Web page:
On an “ages old” MusicaSacra Forum post which recently had a little new activity, there is a discussion – one that is repeated and continued over and over wherever Catholic musicians congregate: What role should historical “accuracy” and other scholarly musicological work have on current performance practice? How important is it to get performance details ‘right’? Does it even matter whether we can know how chant sounded at some specific point in the past?
I am not a musicologist, so I’m can’t really comment on issues such as what is or isn’t known or what should and shouldn’t be considered accurate historical performance practice.
What concerns me, though, is a particular way of thinking about historical performance practice which I think is wrong in itself and which is related to a very wrong way of thinking about liturgy and its historical development.
The “wrong way” (in my opinion) is expressed by forum user ‘pulchritudo_musicae’ (who is, apparently, Amy Danielle Waddle, the author of the original Sacred Music article that sparked the discussion). I don’t really believe that she thinks exactly what her statements seems to say, so I want to focus just on the statement as a manifestation of a certain way of thinking, whether or not ADW holds that mindset or not. She wrote:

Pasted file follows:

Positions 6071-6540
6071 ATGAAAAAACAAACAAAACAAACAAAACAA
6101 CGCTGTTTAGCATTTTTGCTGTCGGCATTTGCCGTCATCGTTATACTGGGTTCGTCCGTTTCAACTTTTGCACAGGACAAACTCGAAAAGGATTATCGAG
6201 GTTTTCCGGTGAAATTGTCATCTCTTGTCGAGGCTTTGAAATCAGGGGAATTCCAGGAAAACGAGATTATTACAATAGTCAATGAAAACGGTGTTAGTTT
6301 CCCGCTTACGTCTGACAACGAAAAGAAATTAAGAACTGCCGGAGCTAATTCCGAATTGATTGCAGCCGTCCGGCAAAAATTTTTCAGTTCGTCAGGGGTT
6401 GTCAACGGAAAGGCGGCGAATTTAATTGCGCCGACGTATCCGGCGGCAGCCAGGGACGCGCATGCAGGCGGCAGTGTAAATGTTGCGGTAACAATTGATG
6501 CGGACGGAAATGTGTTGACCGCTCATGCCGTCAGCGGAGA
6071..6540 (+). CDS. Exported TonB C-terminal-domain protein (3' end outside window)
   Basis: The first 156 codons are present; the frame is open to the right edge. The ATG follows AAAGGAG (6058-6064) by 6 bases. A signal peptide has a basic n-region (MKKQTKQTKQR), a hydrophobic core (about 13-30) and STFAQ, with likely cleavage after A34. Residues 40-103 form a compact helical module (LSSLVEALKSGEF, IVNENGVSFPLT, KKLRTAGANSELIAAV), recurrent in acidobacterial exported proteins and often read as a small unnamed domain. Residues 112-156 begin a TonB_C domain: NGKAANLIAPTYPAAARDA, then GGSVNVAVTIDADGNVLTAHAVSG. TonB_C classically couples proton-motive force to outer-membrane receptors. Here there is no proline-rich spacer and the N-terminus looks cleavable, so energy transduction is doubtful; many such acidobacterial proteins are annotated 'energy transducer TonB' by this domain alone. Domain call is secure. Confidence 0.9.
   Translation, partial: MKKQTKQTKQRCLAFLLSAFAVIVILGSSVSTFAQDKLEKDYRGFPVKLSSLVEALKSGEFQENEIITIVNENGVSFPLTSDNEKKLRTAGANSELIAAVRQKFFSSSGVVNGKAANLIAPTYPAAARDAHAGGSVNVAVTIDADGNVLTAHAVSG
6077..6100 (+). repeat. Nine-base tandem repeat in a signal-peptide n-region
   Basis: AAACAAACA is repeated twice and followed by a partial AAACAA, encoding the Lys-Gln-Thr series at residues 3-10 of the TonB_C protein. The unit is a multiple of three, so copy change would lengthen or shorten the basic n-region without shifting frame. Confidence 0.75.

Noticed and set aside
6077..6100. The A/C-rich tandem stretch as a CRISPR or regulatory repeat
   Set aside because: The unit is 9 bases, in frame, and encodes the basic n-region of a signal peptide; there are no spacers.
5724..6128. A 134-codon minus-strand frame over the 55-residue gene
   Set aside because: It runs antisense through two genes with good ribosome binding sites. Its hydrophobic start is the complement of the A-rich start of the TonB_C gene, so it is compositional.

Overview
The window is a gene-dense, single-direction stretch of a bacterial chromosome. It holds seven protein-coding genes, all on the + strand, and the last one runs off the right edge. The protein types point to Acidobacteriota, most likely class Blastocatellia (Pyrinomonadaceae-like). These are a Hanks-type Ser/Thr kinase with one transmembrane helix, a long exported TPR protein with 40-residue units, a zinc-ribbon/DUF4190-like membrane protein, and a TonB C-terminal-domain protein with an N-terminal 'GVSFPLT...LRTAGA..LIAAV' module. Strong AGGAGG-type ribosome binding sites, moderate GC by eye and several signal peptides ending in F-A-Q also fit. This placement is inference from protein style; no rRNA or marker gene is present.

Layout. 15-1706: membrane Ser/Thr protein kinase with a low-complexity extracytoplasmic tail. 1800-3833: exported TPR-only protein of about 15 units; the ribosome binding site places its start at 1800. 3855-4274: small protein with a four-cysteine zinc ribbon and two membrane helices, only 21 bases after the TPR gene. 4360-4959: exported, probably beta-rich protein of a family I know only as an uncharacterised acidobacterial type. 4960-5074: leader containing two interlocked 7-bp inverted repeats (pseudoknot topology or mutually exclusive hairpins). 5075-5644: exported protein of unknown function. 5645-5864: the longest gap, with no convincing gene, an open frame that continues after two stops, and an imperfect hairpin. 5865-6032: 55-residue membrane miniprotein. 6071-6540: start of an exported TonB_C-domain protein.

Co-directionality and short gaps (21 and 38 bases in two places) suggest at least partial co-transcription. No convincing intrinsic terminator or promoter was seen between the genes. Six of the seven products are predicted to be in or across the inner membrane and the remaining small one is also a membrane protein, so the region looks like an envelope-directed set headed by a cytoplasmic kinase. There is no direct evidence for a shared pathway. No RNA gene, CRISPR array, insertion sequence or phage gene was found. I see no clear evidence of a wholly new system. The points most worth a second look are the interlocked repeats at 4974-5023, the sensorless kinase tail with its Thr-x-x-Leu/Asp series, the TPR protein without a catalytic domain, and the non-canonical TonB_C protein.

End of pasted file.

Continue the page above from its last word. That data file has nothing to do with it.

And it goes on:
it is our duty and responsibility to try to determine the most accurate way to sing, the most accurate style, the most accurate notation [ . . . ] the task before us as scholars and as musicians to determine what chant should be
I think this notion that there is some accurate or correct ideal performance practice is wrong-headed, and that it is a manifestation of a modernist way of thinking which has, in other areas of the Church’s life, been destructive.
Moderns have a tendency to fetishize historical accuracy, cloaking a reactionary retreat into the past in the guise of intellectual progress.